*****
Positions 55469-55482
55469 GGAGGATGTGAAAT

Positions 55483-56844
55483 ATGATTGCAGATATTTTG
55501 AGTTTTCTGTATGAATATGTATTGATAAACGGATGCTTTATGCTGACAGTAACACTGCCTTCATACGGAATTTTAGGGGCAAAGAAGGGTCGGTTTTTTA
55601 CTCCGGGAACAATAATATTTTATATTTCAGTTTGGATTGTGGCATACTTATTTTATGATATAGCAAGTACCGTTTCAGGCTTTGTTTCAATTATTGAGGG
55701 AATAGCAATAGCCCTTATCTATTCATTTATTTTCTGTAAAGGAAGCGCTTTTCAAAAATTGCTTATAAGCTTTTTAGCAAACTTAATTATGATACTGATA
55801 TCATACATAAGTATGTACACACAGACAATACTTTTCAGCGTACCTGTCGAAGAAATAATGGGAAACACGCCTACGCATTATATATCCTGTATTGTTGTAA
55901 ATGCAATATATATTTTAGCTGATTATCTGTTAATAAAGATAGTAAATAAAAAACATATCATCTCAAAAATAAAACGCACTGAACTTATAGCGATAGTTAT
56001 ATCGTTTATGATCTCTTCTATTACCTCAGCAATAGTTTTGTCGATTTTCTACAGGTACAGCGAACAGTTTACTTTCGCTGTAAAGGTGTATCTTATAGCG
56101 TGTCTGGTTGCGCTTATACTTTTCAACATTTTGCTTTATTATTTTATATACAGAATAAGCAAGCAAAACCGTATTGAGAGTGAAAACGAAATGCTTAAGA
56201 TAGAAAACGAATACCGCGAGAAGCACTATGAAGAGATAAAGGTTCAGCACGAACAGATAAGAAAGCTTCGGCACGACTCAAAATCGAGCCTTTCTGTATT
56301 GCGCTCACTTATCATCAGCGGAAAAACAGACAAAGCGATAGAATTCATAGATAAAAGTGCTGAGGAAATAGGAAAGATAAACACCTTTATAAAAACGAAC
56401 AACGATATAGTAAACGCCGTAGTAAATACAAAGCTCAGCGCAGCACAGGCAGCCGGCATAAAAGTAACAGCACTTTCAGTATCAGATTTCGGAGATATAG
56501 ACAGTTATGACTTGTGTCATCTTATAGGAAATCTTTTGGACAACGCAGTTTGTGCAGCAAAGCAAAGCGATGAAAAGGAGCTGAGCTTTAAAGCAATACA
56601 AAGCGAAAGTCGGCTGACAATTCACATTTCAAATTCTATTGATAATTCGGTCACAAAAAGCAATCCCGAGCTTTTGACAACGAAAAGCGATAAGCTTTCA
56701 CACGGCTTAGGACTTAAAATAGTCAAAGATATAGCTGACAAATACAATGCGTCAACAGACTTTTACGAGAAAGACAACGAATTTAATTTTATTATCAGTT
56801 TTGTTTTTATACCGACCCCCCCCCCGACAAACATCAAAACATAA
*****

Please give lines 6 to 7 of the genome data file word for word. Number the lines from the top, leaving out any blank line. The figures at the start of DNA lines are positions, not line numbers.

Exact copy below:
55601 CTCCGGGAACAATAATATTTTATATTTCAGTTTGGATTGTGGCATACTTATTTTATGATATAGCAAGTACCGTTTCAGGCTTTGTTTCAATTATTGAGGG
55701 AATAGCAATAGCCCTTATCTATTCATTTATTTTCTGTAAAGGAAGCGCTTTTCAAAAATTGCTTATAAGCTTTTTAGCAAACTTAATTATGATACTGATA